Grad school, eight years and three universities later, here I am, in the best of positions I could ever imagine. My students awe and amaze me every day. I am energized by their experiences abroad and find so much joy when I can convince a student to do a semester overseas; I know it will be the best semester of her life.  While my time as an advisor in San Diego is drawing to a close, I am more confident than ever that this is the perfect career path for me. And until I find the right position in Oklahoma, I plan on being a virtual advisor via the blogosphere and Facebook.  So any study abroad students out there, if you need some help, don’t hesitate to ask!

Interested in exploring a career in International Education?

1. Register for the study abroad listserv – SECUSS-L I recommend the digest version…otherwise expect 5 to 20 emails a day. This listserv is specifically geared towards education abroad and is very active. On the listserv you’ll see emails from professionals asking questions about different programs, marketing their own programs, and posts for positions. Many entry-level positions get posted here by both study abroad providers and universities. It’s a great place to know where you can apply but also to get a feel for what is going on in the field.

2. Check out NAFSA (the biggest organization for international ed) for job postings and conferences. It is our national organization for international education and their website has great resources. NAFSA is divided into into regions and usually the regional conferences are held in the fall. They are a bit pricey but having gone to a regional conference does show initiative and is great for a resume. It’s also a great way to meet people in the region and start building your network. There often are scholarships too that you can apply for to go and most regions offer a mentoring program for young professionals.

3. Explore graduate programs in Higher Education Administration or other relatable field (MBA, foreign language, etc). If you are interested in a job at a university, a masters degree is usually required. Sometimes exceptions are made if you have a lot of life experience, but if you are straight out of college, an advisor position will be hard to get. Once in grad school, engage with the study abroad office on your campus any way possible. I got started by volunteering for 5 hours a week on a project in the Study Abroad Office at the University of South Carolina while in my first year of grad school. When a job opening came available, it was pretty much mine.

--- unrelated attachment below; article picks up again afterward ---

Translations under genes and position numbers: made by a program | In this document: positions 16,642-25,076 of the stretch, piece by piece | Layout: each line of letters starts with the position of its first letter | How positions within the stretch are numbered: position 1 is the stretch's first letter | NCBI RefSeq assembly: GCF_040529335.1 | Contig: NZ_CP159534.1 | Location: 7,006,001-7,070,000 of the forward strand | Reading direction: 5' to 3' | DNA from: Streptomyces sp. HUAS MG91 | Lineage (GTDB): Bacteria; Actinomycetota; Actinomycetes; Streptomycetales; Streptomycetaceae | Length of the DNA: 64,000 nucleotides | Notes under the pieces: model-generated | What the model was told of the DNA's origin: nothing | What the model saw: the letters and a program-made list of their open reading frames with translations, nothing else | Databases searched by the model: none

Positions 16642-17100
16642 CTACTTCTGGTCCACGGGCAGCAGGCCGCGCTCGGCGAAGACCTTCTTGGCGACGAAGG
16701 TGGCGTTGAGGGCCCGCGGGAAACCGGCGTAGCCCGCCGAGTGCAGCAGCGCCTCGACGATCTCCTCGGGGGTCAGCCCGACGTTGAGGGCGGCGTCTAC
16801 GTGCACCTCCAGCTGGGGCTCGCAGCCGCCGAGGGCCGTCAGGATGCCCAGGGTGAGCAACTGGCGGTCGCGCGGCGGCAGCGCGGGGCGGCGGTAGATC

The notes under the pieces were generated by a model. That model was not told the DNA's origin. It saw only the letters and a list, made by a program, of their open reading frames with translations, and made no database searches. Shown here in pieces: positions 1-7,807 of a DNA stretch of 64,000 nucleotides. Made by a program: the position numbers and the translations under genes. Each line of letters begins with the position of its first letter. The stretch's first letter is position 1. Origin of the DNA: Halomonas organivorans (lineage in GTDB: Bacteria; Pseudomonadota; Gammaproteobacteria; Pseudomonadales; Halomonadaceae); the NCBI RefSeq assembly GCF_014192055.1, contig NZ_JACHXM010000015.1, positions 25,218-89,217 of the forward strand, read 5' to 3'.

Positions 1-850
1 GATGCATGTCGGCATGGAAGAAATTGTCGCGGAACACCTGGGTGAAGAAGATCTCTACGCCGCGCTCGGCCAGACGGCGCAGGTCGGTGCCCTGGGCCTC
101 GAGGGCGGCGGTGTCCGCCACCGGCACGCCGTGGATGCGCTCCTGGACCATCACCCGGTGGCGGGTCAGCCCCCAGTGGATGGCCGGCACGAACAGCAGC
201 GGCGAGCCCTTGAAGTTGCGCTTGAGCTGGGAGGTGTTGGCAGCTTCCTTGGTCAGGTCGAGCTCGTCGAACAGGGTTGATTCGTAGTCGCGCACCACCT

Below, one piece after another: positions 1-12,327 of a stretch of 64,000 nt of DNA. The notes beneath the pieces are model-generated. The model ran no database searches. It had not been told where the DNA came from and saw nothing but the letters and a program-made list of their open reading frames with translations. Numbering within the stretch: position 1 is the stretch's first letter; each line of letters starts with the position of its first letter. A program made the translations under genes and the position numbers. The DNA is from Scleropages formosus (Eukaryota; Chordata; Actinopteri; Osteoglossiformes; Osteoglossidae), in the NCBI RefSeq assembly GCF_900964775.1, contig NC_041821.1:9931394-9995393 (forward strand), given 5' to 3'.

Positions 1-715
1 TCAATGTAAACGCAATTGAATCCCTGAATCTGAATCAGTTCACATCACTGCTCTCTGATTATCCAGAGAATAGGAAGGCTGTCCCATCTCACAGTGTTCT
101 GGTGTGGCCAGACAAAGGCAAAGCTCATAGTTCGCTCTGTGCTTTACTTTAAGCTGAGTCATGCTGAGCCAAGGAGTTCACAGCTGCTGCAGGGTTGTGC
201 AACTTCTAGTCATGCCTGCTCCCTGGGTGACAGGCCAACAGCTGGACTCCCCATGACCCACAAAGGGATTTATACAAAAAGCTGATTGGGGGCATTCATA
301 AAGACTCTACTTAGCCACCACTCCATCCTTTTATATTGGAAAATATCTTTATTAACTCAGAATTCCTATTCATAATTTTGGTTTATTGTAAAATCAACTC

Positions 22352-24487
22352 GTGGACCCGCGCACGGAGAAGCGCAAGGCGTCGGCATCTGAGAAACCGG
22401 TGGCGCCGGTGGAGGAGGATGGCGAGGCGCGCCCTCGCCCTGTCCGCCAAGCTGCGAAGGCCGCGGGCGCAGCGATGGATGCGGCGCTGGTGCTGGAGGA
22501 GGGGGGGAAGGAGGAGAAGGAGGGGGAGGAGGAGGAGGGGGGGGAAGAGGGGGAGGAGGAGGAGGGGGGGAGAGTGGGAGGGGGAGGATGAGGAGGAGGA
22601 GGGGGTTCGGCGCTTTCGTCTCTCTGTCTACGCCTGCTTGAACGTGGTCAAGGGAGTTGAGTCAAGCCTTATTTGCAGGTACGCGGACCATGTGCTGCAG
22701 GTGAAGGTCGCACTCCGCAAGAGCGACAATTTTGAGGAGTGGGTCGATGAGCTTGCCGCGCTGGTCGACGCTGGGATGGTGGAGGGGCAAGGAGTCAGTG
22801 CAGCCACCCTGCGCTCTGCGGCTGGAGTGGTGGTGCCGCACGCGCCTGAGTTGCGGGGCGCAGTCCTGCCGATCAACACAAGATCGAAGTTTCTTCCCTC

4. If you aren’t ready for grad school, research different study abroad program providers. For recent grads, this is probably the easiest way into the field. Many program providers have university relations staff that typically are younger staffers (under 27) and travel around the US to market the study abroad programs. We call them road warriors because they are out of the office a lot and most people only do this kind of role for 2 or 3 years before they move into a more stationary position. The great thing about these positions is that there are lots of them, you get to do a lot of travel (some international travel may happen in the summer), and you get exposed to a ton of different schools. The down side is living out of a suitcase and the pay is usually pretty low. Then again, pay in study abroad is typically not so great so don’t expect to get rich in this field.

My final advice no matter what route you take is to really hone in on why you want to pursue a career in study abroad. Loving to travel is not a good enough reason. You have to really want to help others have the experience you had. I also believe that you can’t expect a career in study abroad means you’ll get to do a lot of travel yourself. Some positions do send you abroad a lot but often if you work at a university this is not the case. Finally, I would really research the issues currently in study abroad and find something that resonates with you that you can focus on in your cover letter and interviews. Some of the hot topics right now are curriculum integration, social media and study abroad, enhancing cultural integration, long vs. short term study abroad programs, returnee programming, and assessment of cultural learning. Melibee Global is great site to do some initial research.